Engineering and application of glycosidase derived biocatalysts in the study of mycothiol pathway enzymes

Muneri, Ndivhuwo Olga (2017-03)

Thesis (PhD)--Stellenbosch University, 2017.

Thesis

ENGLISH ABSTRACT: Glycosides are complex carbohydrates that are involved in essential cellular and molecular biological processes within all living organisms. In addition, certain glycosides have anti-cancer, antioxidant, anti-inflammatory, antibacterial, antiviral, antiparasitic and antifungal activities. The functions of glycosides in biological processes and in biomedicine have led to a high demand for these organic molecules. However, the study of glycosides is hindered by the practical challenges in generating these compounds synthetically. This is even more true in the case of glycosides bound by means of α-glycosidic bonds, as most of the available synthetic methods promote the formation of β-glycosides. Methods that form α-glycosides are either low yielding or also promotes β-glycoside formation, resulting in the formation of mixtures that are challenging to separate. During the course of this study novel α- thioglycoligases derived from a CAZy family GH89 α-N-acetylglucosaminidase were prepared and characterized for their ability to form α-glycosides through biotransformation. The utility of the new biocatalysts was showcased by preparing several α-GlcNAc-based glycosides of biomedical and chemical interest. The products were purified or modified further through chemical transformations (such as “Click”-cycloaddition) and subsequently tested as potential small molecules chaperones for the treatment of Sanfilippo syndrome and/or as alternative substrates for the MshB, a mycothiol biosynthetic enzyme that has been identified as a potential target for development of new antituberculosis agents. Through the discovery of these molecules and the development of a new continuous deacetylase enzyme assay the findings of this study will significantly strengthen our ability to mobilise α-GlcNAc-based glycosides as part of ongoing research efforts in these fields.

AFRIKAANSE OPSOMMING: Glikosiede is komplekse koolhidrate wat betrokke is by noodsaaklike sellulêre en molekulêre biologiese prosesse binne alle lewende organismes. Daarbenewens het sommige glikosiede ook anti-kanker, anti-oksidant, anti-inflammatoriese, antibakteriële, antivirale, antiparasitiese en antifungale aktiwiteite. Die funksies van glikosiede in biologiese prosesse en in die biomediese vakgebied het gelei tot 'n groot aanvraag vir hierdie organiese molekules. Die studie van glikosiede word egter verhinder deur die praktiese uitdagings om hierdie verbindings sinteties te berei. Dit is selfs meer waar in die geval van glikosiede gebind deur middel van α-glikosidiese bindings, aangesien die meeste van die beskikbare sintetiese metodes die vorming van β-glikosiede bevorder. Metodes wat α-glikosiede vorm het óf 'n lae opbrengs óf bevorder ook β-glikosied-vorming, wat lei tot die vorming van mengsels wat uitdagend is om te skei. Gedurende die verloop van hierdie studie is nuwe α- tioglikoligases wat afgelei is van 'n CAZy familie GH89 α-N-acetylglucosaminidase berei en gekarakteriseer vir hul vermoë om α-glikosiede vorm deur biotransformasie. Die nut van die nuwe biokataliste is ten toon gestel deur die voorbereiding verskeie α-GlcNAc-gebaseerde glikosiede van biomediese en chemiese belang. Die produkte is gesuiwer of verder verander deur chemiese transformasies (soos "Click"-sikloaddisie reaksies) en daarna getoets as potensiële klein molekule chaperones vir die behandeling van Sanfilippo sindroom en/of as alternatiewe substrate vir MshB, 'n mikotiol biosintetiese ensiem wat geïdentifiseer is as 'n potensiële teiken vir die ontwikkeling van nuwe antituberkulose middels. Deur die ontdekking van hierdie molekules en die ontwikkeling van 'n nuwe deurlopende deasetieleringsensiem-essaï sal die bevindinge van hierdie studie ons vermoë om α-GlcNAc-gebaseerde glikosiede te mobiliseer as deel van volgehoue navorsing op hierdie gebied aansienlik versterk.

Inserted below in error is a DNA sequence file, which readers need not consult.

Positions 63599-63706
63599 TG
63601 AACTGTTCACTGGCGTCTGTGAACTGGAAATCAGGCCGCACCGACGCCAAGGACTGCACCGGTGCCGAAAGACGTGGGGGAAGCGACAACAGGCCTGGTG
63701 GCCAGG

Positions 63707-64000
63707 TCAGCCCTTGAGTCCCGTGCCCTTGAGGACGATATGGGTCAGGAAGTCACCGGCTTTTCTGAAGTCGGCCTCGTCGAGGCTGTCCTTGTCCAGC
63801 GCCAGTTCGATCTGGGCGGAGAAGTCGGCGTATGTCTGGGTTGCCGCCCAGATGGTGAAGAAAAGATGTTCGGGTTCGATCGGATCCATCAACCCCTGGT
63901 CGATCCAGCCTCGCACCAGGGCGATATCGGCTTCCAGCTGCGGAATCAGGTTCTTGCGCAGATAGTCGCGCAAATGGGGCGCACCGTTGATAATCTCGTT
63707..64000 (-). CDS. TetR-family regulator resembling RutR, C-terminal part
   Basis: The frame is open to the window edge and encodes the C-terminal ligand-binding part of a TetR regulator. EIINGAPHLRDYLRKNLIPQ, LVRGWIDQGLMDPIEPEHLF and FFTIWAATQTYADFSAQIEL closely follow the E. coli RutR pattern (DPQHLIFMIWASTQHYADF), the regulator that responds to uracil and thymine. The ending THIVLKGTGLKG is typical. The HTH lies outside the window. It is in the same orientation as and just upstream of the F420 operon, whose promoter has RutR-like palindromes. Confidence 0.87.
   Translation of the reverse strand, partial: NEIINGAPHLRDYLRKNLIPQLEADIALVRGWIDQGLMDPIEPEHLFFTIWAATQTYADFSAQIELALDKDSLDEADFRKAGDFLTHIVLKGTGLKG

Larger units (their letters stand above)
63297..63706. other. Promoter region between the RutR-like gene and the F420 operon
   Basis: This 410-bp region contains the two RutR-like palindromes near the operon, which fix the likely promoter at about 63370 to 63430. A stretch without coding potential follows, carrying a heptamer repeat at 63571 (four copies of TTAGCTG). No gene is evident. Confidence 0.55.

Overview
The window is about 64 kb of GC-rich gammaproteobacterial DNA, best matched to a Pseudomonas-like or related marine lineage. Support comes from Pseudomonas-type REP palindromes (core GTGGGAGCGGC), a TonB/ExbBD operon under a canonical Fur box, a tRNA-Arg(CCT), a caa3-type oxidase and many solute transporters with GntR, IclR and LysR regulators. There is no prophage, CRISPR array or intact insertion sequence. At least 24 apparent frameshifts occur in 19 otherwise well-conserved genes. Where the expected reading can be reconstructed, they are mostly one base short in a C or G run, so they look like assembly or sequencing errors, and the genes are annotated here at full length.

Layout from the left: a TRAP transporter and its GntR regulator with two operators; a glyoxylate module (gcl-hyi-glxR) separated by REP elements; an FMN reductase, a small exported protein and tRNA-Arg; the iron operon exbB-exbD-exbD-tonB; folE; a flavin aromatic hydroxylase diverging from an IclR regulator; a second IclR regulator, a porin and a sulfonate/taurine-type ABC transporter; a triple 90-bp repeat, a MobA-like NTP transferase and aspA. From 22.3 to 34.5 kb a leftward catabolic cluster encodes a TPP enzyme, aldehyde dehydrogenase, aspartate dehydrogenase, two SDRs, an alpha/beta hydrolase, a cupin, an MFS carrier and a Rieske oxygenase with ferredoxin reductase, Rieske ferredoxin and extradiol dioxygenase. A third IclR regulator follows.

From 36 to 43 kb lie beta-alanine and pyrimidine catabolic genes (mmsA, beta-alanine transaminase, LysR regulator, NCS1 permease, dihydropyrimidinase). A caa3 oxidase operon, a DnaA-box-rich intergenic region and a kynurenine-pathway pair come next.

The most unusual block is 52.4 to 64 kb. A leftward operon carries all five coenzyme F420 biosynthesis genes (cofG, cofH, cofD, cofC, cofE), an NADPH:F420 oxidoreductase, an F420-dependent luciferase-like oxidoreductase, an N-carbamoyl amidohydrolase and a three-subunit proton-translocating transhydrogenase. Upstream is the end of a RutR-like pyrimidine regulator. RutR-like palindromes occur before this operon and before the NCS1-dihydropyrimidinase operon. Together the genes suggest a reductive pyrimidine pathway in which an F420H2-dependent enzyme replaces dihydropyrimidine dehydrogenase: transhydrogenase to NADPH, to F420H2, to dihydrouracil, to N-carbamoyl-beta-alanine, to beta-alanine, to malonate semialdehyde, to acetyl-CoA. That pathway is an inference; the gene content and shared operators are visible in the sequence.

Please refer to this item in SUNScholar by using the following persistent URL: http://hdl.handle.net/10019.1/101466
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